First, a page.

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Intellectual Property Rights (IPR) in Engineering


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Intellectual property Rights(IPR) represents the latest in the long list of human created properties that need to be protected from other. Engineering institutions being hub of research and development activitiy have a huge potential create new intellectual property. Hence a basic understanding of themes and types of intellectual property is a must for every stake holder- faculty, student. researcher and R& D units. This presentation covers essentials of IPR and provides a general awareness on its provisions and prescriptions.

Published in: Education

Intellectual Property Rights (IPR) in Engineering

  1. 1. Intellectual Property Rights (IPR) Ravindra Dastikop Ravindra Dastikop
  2. 2. PURPOSE Provide a general awareness and introduction on IPR, its provisions  Ravindra Dastikop
  3. 3. AGENDA ● Meaning and Forms of Intellectual property ●Competing rationale for protection ●Means of Protection ○ International convention ○ World Court   Ravindra Dastikop
  4. 4. Who is the audience? Ravindra Dastikop
  5. 5. Audience ● Engineering Faculty ● Engineering students ● research scholars
  6. 6. Why this webinar ? Ravindra Dastikop
  7. 7. The Academic Reality ● Faculty, staff and students of engineering colleges are engaged in Research & Development work of diverse nature. ○ Project work, Ph.D Ravindra Dastikop
  8. 8. The Result ● Many of these activities lead to evolution of intellectual property (IP) in the form of ● patents, know-how, copyrights, designs, instruments, devices, processes, specimens, software and other inventions Ravindra Dastikop
  9. 9. The Benefit ● These can be commercially exploited either with or without registration under the Patents Act/Copyright ● Such a commercial exploitation can be of considerable socio-economic benefit to the country. ● The Institutes, therefore, encourages the protection and licensing of such IP to organisations which can effectively utilise the same for commercial exploitation. ● This would yield financial returns to the Institute, and partially support the R&D efforts. Ravindra Dastikop
  10. 10. What is IP? ● Intellectual property or IP is a new category of property.  ● IP is handiwork of creative mind. ● It takes the form of an inventive solution or a means to harness an opportunity or overcome a problem  Ravindra Dastikop
  11. 11. What is IPR? ● Intellectual property Rights (IPR) are legally awarded ownership rights to inventors. ● They provide them exclusive rights. ● It is similar to rights of a piece of land or some other property such as a vehicle Ravindra Dastikop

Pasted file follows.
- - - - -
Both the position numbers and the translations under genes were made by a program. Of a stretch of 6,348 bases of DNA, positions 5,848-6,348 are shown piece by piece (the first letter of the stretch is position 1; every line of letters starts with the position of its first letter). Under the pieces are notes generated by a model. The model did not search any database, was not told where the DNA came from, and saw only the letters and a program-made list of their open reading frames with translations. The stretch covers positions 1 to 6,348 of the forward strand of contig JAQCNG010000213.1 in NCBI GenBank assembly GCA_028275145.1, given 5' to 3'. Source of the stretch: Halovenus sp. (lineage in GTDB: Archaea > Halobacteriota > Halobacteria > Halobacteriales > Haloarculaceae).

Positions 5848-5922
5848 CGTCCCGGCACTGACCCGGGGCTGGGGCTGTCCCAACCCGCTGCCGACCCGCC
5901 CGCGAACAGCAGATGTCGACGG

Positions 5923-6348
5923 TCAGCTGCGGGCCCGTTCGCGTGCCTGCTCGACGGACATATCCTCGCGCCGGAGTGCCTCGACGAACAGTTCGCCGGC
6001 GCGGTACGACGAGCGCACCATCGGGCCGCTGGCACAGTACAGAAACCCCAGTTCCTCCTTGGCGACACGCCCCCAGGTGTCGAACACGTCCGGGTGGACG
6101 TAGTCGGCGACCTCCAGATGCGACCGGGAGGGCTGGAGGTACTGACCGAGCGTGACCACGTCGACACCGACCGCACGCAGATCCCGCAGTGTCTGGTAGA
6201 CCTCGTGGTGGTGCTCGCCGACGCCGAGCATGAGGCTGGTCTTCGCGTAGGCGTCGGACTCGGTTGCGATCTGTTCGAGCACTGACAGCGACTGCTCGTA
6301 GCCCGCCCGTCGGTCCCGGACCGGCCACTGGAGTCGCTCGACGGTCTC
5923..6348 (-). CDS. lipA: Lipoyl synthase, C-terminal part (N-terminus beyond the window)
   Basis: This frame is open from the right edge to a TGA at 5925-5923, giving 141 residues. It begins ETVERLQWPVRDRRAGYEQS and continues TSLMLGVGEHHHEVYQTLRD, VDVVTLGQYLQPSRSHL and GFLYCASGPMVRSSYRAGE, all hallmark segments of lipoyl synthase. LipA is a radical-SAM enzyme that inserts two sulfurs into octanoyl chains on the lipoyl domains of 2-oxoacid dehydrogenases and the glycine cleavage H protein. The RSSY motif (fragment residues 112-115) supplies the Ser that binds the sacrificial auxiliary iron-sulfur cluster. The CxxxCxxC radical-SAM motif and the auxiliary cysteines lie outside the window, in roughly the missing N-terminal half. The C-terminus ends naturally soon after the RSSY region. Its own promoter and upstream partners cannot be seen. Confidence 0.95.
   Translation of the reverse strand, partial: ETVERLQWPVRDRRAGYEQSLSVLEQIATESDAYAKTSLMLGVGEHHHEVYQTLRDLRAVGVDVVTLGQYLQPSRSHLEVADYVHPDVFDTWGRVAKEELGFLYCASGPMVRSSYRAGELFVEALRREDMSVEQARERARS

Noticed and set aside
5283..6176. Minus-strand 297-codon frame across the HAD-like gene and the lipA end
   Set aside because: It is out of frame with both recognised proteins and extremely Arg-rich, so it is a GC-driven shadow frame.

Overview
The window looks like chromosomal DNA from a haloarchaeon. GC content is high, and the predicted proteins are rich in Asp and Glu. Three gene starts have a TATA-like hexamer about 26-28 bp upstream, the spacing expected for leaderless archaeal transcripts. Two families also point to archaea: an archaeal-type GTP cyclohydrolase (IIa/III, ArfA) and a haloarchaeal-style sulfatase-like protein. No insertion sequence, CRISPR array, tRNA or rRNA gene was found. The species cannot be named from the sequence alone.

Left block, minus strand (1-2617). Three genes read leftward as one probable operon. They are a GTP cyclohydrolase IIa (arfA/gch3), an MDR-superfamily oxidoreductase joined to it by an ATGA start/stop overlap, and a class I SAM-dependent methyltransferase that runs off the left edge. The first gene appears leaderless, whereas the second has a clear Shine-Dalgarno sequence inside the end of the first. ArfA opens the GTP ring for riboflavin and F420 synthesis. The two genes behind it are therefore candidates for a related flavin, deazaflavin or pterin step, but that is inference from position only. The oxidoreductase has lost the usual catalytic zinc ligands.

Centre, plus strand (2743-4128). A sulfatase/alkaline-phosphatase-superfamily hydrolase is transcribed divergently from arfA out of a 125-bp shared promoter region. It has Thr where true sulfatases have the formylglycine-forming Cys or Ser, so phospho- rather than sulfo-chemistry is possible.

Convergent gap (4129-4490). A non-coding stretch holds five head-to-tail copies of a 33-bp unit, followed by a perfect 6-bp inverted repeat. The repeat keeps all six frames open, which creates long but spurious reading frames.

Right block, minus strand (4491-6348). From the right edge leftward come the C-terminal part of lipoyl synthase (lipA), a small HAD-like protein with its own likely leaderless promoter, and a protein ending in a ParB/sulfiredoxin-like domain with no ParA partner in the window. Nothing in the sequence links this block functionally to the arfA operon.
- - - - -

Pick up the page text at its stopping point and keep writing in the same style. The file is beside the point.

12. 12. Forms of Intellectual Property ●Copyrights ●Patents ●Trademarks ●Designs ●Integrated circuits ●Geographical indicators ●Trade secrets   Ravindra Dastikop
  13. 13. Forms of Intellectual Property   Ravindra Dastikop
  14. 14. Importance of IP Intellectual properties are today's economic engines. Idea-based products are creating wealth for companies and countries. Examples: chemical formula used in a drug algorithm used in search engine Ravindra Dastikop
  15. 15. What is IP education? IP education is concerned about creating awareness and appreciation of IP regime; its promises, potentials and associated responsibilities Ravindra Dastikop
  16. 16. Stages of IP Education ●Basic IP Education ●IP education for Practice (professionals) ●IP Education and Laws Ravindra Dastikop
  17. 17. What does IP education consist of? ● IP education  consists  ○ educating about nature of IP, ○ its classification  ○ legal framework (IPR ) to own and protect it Ravindra Dastikop
  18. 18. Why should one have IP education?  ● Economy is driven by idea-based products ( software, music) ●Globalization is increasing international trade ●Scope people interacting with IP is increasing (business, R& D, designers) ●National heritages coming under IP domain - Yoga     Ravindra Dastikop
  19. 19. Origin and evolution of IP Since early days humans have been using ideas for facing challenges and harnessing opportunities. However, ideas or idea based products, services have today come to forefront and are shaping both business and social life. Ravindra Dastikop
  20. 20. You May Ask Question Now Interaction Time Ravindra Dastikop
  21. 21. Competing rationale for protection ●Business environment is competitive sometime even hostile ●IP have a key role to play economic development ●protection and promotion of IP contribute heavily to economic and industrial developments ( developed world)     Ravindra Dastikop
  22. 22. Value of IP- social perspective ● Protection of IP has ○  opened up new frontiers in every human fields ○  helped inventions ○ promoted technologies ○ multiplied production of goods ○ Globalised markets ○ spread better living standards across the world ○ promote transfer of technology   Ravindra Dastikop
  23. 23. Value of IP: Inventor perspectives ●guarantee inventors and authors rights in the commercial exploitation ●Limited duration monopoly ( 20 years for inventions) ● inspires other go beyond current level of inventions ○improvements ○other directions in research & technology Ravindra Dastikop